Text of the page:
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Aluminium is a fairly good reflector, but oxidation will reduce it's optical reflective properties.

Aluminium is used for reflectors either being deposited on a substrate, or polished and protected by a protective layer to avoid oxidation.

How will the oxide layer of a several year exposed polished aluminium (indoor) will impact the reflectivity.

Will it be considerable or minimal ?

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    $\begingroup$ Likely drastic. Telescope mirrors are made with a protective layer of SiO2. $\endgroup$
    – Karl
    Sep 11, 2018 at 5:45
  • $\begingroup$ @DrMoishePippik I haven't been able to find any sort of data of reflectivity of anodized aluminium unfortunately $\endgroup$
    – Damien
    Sep 12, 2018 at 4:41

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The lifetime of aluminum depends on the environment. If it's near an ocean, where air is humid and often contains salt particles, it may become pitted or look a milk white, rather than shiny, in just months. Anodizing can protect it for years, though.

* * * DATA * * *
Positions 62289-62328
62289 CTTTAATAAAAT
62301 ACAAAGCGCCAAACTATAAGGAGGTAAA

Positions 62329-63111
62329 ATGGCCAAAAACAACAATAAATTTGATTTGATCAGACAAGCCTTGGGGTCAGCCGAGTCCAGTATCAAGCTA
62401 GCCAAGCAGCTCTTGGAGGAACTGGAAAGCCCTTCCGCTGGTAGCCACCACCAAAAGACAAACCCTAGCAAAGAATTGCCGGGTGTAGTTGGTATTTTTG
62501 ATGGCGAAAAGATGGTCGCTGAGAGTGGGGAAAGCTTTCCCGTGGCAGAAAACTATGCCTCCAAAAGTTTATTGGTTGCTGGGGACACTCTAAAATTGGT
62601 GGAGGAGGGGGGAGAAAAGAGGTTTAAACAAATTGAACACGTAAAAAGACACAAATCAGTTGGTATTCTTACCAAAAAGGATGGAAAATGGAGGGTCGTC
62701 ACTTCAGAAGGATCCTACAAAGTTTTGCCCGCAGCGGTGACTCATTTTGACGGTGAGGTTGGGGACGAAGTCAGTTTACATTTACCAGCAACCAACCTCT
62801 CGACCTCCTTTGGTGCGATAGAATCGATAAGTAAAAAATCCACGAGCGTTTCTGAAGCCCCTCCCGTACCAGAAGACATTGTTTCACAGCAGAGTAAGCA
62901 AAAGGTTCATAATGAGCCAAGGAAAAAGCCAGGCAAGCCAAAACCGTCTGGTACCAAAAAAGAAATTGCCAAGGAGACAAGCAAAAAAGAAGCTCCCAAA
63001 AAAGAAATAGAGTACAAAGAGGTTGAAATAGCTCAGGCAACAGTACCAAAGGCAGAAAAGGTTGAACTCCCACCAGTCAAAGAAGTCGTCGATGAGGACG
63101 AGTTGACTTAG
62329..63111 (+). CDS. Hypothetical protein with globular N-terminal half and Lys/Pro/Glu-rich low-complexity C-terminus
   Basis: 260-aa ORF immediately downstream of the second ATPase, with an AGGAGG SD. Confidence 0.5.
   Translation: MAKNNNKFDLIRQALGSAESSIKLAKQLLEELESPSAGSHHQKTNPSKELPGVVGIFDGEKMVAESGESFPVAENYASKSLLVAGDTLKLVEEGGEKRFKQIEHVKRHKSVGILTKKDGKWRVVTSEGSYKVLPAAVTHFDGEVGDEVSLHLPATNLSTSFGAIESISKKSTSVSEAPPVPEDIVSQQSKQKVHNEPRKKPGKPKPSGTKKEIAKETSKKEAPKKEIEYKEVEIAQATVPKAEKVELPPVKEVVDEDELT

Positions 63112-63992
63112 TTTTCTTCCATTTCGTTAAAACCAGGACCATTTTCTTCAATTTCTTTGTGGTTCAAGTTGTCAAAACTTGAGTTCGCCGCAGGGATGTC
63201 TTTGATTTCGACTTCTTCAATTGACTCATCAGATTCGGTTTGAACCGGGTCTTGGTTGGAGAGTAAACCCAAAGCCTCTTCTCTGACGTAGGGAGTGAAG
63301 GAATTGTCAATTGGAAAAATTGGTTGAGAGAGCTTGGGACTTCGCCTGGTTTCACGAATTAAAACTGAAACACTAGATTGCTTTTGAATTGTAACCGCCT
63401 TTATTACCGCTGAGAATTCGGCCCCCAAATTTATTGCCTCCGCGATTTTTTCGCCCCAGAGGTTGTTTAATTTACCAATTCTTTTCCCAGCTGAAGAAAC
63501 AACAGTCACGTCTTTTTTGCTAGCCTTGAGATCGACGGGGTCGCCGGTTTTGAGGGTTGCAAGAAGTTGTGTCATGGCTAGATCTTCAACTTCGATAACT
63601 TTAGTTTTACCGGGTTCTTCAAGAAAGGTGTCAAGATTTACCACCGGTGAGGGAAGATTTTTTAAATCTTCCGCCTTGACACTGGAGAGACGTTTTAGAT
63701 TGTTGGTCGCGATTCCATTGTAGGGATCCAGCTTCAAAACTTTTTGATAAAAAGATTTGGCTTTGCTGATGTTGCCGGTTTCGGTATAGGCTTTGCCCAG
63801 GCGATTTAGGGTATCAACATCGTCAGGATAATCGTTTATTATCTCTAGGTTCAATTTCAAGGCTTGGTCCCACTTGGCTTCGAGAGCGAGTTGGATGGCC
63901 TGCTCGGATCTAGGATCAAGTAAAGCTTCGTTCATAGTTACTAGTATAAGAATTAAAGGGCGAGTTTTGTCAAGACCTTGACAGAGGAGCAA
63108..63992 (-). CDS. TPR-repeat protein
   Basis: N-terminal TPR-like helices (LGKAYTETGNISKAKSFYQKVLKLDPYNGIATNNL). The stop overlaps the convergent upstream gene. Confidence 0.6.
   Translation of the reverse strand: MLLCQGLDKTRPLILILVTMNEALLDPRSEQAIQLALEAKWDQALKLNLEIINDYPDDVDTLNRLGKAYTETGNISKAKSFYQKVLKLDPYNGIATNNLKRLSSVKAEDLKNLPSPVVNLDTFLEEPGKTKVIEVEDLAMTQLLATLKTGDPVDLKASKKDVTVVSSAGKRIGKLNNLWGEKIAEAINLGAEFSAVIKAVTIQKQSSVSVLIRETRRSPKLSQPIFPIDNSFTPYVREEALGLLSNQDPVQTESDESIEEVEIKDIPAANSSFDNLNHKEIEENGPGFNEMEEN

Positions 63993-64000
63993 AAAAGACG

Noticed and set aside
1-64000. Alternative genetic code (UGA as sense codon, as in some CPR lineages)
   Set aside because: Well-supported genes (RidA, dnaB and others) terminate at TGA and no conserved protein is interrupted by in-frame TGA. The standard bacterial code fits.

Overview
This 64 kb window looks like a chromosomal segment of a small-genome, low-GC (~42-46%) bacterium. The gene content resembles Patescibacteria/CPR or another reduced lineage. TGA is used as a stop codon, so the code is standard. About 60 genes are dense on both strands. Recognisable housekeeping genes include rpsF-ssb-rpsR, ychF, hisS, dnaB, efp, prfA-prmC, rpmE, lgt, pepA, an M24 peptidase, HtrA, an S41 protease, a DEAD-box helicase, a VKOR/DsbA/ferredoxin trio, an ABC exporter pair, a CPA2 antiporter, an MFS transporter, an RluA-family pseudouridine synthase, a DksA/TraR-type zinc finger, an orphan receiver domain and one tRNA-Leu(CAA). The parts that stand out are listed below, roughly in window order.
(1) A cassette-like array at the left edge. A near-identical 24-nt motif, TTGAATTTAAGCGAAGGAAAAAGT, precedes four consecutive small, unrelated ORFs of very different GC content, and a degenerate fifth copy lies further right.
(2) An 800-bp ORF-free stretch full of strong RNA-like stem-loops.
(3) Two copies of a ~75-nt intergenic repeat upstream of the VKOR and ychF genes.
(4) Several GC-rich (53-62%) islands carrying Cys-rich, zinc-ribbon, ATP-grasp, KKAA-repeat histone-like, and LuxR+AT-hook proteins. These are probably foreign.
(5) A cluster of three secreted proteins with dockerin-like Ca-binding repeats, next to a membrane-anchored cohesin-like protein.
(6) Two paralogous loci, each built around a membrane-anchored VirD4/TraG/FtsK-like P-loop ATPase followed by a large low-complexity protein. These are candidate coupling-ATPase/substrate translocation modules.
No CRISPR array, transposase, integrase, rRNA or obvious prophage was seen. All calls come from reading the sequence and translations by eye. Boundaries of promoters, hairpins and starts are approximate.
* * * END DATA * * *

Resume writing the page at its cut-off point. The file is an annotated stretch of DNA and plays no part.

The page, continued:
Because the surface of anodized aluminum is porous (until sealed), it may have a somewhat more or less matte finish depending on treatment. Bright dip anodizing, depending on the aluminum alloy, offers a more shiny finish.

The Alzak process is used for lighting reflectors, and there is information on its specular reflectivity.

Alzak anodized mirror, http://www.miramarmetalprocessing.com/bright-dip-anodizing/alzak-reflector/

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